16. What I'm asking is that you show the quantitative calculations by which your theory arrives at the same time dilation (38 microseconds per day) that calculations based on Special and General relativity predict for clocks on our GPS satellites. Your theory predicts that things that move "faster" (through space) will travel through time faster. Special relativity predicts that an outside observer will see a moving clock run slow by a very specific amount as determined by the relative velocity between the observer and the moving clock: Your theory predicts that things that are "bigger" will move through time faster. General relativity predicts that a clock on a massive planet will run "slow" by a very specific amount as determined by the amount of of mass contained in the planet ("bigger" = slower): In order for your hypotheses - and your theory - to have any credibility you will have to show your calculations that predict the observations that our GPS gives us every day. One of the many reasons that the Special and General relativity theories are widely accepted is that calculations (as noted above) - which are based on those theories - do predict our GPS observations with a very high degree of accuracy. In your post #1 you said: So far your theory includes absolutely no quantitative analysis (mathematical formulae), it says that "bigger" things move though time faster in spite of clear evidence that time on a "bigger" things is slower, and it says that moving faster (through space) means that one also moves faster through time in spite of clear evidence that moving clocks run slower. These things do not "completely agree with this theory". Even if we accept your claim that "...I just did my description backward is all...", how would your re-written theory explain the much slower clocks on the surface of a neutron star (radius = ~12 km) compared to those on the surface of the much bigger Earth (radius = ~6,300 km). No matter how you reverse the wording of your theory it will conflict with existing experiments and observations. How many flaws in your theory do you want us to list before you decide to study existing relativity theory in order to understand what these theories actually say and the tremendous amount of experimental and observational evidence that makes them so widely accepted? Chris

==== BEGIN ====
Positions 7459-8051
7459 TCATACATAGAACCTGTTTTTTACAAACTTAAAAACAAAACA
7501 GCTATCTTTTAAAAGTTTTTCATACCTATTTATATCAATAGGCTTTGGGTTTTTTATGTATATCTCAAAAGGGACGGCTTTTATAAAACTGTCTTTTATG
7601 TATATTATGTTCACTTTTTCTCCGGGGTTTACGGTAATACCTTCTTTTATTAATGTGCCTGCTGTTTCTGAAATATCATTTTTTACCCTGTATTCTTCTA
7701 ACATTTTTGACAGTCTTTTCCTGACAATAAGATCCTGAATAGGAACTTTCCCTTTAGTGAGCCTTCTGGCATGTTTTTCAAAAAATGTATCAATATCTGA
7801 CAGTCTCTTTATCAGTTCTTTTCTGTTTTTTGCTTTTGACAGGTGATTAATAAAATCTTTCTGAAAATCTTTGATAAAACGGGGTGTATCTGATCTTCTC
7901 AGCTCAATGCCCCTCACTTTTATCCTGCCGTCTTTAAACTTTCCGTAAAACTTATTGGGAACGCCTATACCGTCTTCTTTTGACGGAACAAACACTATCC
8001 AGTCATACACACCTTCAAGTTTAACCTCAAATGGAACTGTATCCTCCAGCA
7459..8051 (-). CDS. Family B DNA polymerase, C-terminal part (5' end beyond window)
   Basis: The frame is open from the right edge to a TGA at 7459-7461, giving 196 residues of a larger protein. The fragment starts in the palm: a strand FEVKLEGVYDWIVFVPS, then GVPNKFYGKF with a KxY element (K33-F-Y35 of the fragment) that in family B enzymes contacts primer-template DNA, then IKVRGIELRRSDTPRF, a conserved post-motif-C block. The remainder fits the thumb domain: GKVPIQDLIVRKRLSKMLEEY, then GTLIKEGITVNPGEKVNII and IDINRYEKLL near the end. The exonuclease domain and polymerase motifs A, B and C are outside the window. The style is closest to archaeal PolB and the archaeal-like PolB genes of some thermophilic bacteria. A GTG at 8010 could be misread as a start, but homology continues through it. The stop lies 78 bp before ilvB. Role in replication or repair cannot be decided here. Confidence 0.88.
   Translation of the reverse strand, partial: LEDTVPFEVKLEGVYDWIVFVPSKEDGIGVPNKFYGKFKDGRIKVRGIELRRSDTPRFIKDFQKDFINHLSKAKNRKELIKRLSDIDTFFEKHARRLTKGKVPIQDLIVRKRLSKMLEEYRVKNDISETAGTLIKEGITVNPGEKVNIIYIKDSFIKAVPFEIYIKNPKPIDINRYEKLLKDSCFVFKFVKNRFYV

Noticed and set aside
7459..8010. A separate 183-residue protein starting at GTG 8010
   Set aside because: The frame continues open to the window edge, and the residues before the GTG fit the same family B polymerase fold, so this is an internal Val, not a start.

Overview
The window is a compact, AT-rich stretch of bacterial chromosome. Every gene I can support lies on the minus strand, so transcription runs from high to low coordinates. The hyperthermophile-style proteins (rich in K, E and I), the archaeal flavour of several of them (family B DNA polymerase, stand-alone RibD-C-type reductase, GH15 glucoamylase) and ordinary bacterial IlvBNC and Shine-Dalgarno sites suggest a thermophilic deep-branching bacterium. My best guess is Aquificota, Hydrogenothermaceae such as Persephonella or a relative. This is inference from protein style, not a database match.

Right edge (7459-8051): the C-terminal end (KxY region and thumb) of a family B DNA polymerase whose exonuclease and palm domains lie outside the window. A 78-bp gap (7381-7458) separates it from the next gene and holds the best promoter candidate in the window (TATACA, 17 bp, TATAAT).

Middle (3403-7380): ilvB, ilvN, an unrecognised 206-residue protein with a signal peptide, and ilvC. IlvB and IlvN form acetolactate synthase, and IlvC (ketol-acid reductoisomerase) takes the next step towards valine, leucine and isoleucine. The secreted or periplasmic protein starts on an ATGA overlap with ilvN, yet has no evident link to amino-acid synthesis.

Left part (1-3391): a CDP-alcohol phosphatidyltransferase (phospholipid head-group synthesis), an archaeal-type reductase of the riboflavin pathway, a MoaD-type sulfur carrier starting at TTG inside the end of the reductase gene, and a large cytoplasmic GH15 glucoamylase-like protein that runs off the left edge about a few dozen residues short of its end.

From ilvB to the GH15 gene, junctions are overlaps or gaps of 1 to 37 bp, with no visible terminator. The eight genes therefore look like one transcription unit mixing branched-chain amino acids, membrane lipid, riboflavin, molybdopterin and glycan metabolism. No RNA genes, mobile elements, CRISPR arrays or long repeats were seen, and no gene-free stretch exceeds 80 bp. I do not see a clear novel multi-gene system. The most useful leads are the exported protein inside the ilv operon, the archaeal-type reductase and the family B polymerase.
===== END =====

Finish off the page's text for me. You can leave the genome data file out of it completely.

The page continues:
17. The big bang standard cosmological model says nothing about the state of the universe prior to about 10-36 seconds after the big bang itself.. Are you claiming to have evidence that supports the idea that the big bang came from an atom (or a molecule)? Chris